Robert Gundersen - Research
Research in G protein-mediated Signal Transduction using Dictyostelium
Robert E. Gundersen, Ph.D.
Chair & Associate Professor
Department of Molecular & Biomedical Sciences, University of Maine
Guanine nucleotide-binding regulatory protein (G protein) signal transduction in eukaryotes; regulation of chemotaxis, cell differentiation and other cellular responses by G proteins in Dictyostelium discoideum.
In Dictyostelium discoideum, a single G protein a-subunit, Ga2, controls entry into the developmental phase of the cell’s life cycle. Ga2 regulates three different effector systems; guanylyl cyclase, adenylyl cyclase and phospholipase C. How activation of each effector occurs through Ga2 and how this translates into the developmental process is being examined. Present research aims to understand how covalent modification of Ga2 by phosphate, myristate and palmitate regulate Ga2 function.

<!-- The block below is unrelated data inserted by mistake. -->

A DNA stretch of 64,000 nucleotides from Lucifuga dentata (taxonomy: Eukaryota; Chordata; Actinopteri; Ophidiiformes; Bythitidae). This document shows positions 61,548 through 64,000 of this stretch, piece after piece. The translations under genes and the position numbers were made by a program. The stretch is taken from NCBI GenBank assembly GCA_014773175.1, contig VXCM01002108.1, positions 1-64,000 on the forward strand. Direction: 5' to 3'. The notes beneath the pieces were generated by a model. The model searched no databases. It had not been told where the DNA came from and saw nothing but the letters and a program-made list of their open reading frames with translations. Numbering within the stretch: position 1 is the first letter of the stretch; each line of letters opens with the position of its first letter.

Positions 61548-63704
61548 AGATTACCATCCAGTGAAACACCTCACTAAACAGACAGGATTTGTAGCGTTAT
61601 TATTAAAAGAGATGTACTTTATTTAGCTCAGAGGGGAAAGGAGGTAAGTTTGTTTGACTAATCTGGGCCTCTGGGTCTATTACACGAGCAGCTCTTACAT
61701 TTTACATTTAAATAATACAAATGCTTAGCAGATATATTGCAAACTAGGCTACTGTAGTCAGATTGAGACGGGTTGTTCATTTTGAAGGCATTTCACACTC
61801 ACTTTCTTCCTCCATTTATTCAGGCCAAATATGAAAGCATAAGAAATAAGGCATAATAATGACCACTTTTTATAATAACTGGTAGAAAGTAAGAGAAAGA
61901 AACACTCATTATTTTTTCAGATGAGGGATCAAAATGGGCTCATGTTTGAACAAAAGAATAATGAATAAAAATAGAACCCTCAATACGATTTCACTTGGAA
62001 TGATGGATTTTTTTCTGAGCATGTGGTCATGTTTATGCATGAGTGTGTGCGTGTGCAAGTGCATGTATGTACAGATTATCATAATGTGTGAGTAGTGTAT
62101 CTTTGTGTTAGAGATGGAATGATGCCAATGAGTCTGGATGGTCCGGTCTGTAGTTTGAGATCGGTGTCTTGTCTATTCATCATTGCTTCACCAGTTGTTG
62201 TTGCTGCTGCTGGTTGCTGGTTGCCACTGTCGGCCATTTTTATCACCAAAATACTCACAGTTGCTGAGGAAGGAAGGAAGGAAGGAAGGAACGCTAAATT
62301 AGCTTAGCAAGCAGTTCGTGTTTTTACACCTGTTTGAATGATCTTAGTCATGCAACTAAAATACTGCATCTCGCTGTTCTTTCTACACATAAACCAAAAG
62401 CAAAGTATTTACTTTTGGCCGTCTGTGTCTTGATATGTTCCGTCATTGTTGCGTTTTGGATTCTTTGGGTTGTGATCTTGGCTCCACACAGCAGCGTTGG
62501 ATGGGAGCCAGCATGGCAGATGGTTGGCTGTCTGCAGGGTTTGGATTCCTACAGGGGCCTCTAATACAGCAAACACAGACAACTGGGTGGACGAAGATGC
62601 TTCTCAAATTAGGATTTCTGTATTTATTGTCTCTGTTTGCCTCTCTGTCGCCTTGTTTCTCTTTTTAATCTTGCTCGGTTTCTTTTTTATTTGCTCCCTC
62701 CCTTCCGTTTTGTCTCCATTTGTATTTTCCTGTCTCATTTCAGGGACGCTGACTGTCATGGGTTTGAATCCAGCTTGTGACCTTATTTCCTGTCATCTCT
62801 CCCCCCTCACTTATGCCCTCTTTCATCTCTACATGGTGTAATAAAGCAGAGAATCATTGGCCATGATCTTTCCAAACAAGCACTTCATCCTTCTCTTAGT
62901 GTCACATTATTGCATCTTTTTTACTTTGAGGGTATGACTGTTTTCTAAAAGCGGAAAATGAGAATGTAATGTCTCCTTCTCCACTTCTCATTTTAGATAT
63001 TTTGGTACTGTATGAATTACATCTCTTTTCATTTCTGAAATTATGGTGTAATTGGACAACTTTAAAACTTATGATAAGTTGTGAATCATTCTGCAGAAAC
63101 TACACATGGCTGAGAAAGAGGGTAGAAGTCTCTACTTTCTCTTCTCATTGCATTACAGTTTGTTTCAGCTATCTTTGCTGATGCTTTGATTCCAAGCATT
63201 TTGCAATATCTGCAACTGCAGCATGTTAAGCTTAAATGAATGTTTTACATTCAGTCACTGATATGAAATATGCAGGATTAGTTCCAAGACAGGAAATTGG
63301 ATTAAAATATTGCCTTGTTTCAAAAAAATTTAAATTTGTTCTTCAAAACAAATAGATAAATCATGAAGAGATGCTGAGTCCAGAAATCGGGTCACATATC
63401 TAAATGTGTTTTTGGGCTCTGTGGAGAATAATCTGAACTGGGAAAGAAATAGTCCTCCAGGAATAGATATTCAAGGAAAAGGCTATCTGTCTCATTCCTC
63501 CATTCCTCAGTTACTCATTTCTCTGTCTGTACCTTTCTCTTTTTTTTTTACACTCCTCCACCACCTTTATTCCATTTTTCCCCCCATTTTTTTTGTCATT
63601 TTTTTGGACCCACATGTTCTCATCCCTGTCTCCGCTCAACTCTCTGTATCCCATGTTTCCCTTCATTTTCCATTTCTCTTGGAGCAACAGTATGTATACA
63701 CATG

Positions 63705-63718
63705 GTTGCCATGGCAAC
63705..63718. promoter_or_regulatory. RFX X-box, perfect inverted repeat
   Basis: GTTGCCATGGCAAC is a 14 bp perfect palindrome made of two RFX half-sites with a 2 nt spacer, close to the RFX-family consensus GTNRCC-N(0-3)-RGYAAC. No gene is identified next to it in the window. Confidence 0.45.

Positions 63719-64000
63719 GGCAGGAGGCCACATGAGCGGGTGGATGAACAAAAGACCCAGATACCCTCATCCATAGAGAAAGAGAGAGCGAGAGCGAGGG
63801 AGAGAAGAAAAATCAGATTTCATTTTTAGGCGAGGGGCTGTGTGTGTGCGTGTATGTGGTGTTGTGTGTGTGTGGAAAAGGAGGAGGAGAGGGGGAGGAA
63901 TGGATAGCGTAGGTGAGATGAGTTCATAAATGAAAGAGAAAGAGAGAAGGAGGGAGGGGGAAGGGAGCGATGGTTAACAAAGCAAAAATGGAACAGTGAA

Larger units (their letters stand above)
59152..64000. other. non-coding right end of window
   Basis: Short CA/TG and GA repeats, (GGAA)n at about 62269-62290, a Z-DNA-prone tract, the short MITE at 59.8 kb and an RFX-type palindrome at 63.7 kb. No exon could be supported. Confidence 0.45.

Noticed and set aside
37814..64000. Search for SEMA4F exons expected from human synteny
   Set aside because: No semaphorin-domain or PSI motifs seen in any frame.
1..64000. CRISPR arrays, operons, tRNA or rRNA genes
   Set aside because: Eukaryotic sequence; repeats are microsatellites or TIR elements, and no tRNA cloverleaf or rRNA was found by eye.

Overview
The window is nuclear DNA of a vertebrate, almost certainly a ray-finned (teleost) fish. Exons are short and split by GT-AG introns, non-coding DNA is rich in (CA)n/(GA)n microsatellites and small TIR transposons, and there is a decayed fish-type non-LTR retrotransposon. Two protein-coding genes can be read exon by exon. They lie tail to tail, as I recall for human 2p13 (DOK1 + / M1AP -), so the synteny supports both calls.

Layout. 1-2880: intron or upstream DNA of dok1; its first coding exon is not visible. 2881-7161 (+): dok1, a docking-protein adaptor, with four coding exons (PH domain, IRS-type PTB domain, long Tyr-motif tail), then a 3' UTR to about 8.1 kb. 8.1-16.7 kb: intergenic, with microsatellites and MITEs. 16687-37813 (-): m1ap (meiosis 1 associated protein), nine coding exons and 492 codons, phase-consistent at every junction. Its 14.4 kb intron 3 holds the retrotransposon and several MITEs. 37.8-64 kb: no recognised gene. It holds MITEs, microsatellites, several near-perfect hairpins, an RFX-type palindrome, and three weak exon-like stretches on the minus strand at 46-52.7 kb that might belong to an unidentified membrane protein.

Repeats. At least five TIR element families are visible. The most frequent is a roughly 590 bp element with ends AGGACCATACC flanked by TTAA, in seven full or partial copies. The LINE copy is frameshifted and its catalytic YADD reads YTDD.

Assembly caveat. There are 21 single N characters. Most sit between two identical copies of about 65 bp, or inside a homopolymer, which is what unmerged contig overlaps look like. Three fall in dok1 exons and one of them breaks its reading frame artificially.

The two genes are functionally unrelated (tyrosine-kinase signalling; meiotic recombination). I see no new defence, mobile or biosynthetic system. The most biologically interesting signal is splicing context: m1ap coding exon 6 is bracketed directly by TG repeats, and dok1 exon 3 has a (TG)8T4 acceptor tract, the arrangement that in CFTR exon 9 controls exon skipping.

Currently my lab’s primary focus is to understand how peripheral membrane proteins cycle on and off of membranes and specifically for Ga2 how membrane cycling fits into the activation-inactivation G protein cycle. Below are images of cells transformed with Ga2-YFP or with various Ga2 mutations. The two Ga2 protein mutations that block lipid modifications (G2A, myristoylation and C4A, palmitoylation) as well as the mutation to block Ga2 activation (Q207L) do not localize to the plasma membrane. In contrast the activating Ga2 mutation ( G208A) still localizes to the plasma membrane as seen in the wild type (WT).